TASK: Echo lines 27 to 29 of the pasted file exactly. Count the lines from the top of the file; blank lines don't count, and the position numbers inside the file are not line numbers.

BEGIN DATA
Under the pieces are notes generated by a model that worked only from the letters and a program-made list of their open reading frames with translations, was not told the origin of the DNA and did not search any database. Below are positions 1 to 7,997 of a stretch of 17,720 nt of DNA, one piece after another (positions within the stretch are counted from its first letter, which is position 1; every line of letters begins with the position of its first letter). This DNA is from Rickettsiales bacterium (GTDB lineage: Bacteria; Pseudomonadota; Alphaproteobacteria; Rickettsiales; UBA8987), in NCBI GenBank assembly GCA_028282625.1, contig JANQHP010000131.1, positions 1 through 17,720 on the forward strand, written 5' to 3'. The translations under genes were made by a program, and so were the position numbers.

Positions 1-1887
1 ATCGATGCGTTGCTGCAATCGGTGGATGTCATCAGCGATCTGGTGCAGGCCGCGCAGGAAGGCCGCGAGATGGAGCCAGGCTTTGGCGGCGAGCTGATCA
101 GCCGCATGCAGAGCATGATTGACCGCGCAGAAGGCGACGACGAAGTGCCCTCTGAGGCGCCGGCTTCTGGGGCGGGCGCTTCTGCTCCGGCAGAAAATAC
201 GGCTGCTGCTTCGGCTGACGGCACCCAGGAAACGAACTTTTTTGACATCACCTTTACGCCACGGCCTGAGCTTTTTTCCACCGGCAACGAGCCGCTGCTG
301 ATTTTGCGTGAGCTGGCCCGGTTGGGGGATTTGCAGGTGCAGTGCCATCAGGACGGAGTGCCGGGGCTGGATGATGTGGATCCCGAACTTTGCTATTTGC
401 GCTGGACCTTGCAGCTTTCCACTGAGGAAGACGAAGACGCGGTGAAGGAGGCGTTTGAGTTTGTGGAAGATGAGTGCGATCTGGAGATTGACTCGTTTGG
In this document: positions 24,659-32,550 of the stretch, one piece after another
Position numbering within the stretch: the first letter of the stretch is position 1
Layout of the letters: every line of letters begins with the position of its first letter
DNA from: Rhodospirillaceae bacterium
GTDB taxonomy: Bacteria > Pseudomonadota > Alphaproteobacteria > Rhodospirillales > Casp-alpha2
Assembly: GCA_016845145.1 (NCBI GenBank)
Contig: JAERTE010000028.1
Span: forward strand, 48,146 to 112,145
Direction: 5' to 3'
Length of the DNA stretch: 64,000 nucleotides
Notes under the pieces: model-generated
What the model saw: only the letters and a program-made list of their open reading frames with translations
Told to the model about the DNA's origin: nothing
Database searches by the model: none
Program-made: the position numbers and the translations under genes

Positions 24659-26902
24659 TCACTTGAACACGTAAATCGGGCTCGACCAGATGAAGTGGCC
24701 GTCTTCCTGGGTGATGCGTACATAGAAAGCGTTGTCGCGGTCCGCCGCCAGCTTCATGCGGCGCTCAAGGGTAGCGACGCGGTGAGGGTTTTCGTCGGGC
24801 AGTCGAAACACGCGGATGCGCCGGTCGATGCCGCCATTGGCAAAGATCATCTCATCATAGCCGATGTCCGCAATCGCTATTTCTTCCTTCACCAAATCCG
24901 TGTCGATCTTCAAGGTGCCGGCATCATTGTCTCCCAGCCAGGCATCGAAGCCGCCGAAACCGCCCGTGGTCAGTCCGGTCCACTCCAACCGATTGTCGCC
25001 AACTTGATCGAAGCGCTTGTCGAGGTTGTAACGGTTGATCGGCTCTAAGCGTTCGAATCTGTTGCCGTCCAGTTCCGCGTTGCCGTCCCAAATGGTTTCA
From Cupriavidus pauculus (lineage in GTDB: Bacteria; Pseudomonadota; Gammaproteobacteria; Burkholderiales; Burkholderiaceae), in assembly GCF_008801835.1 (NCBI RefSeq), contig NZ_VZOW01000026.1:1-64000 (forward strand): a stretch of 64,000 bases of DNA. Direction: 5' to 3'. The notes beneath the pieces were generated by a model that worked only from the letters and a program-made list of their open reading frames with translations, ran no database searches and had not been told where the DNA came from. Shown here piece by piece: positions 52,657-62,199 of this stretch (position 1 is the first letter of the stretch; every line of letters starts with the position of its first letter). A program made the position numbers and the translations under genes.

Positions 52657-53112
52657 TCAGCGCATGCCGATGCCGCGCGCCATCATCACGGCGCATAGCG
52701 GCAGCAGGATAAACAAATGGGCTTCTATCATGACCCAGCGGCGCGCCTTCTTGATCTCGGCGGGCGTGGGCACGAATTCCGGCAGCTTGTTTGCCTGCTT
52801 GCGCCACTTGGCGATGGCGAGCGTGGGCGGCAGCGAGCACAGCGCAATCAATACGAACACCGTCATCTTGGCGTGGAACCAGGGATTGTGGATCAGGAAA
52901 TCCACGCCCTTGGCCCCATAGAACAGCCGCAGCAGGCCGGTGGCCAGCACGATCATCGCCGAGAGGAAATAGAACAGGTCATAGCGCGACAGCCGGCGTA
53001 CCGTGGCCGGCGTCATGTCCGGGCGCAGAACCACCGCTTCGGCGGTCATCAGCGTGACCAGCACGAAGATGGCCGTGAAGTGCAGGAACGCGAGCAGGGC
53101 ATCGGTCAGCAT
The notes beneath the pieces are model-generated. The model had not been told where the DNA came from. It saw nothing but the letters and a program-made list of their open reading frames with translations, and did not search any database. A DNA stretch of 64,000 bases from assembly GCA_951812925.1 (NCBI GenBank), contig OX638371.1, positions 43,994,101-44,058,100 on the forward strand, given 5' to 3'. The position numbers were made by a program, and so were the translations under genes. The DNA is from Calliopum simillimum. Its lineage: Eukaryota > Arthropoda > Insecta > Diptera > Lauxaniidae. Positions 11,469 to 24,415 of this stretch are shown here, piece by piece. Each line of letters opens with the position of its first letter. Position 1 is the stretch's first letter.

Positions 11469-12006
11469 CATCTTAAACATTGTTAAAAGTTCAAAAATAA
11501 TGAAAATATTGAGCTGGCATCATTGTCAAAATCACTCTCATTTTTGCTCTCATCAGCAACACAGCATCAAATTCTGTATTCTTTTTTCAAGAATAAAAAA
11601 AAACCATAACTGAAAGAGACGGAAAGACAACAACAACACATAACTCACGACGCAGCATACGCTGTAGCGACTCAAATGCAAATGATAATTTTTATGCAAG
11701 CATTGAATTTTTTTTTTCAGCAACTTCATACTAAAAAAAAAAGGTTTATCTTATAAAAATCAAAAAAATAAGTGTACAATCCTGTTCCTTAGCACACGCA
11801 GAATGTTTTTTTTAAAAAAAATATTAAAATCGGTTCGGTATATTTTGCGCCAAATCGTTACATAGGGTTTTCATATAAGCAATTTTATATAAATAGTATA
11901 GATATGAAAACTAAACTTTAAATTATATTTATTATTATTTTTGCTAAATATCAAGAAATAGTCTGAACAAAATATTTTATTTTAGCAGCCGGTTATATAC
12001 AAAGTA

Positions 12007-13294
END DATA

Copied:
24901 TGTCGATCTTCAAGGTGCCGGCATCATTGTCTCCCAGCCAGGCATCGAAGCCGCCGAAACCGCCCGTGGTCAGTCCGGTCCACTCCAACCGATTGTCGCC
25001 AACTTGATCGAAGCGCTTGTCGAGGTTGTAACGGTTGATCGGCTCTAAGCGTTCGAATCTGTTGCCGTCCAGTTCCGCGTTGCCGTCCCAAATGGTTTCA
From Cupriavidus pauculus (lineage in GTDB: Bacteria; Pseudomonadota; Gammaproteobacteria; Burkholderiales; Burkholderiaceae), in assembly GCF_008801835.1 (NCBI RefSeq), contig NZ_VZOW01000026.1:1-64000 (forward strand): a stretch of 64,000 bases of DNA. Direction: 5' to 3'. The notes beneath the pieces were generated by a model that worked only from the letters and a program-made list of their open reading frames with translations, ran no database searches and had not been told where the DNA came from. Shown here piece by piece: positions 52,657-62,199 of this stretch (position 1 is the first letter of the stretch; every line of letters starts with the position of its first letter). A program made the position numbers and the translations under genes.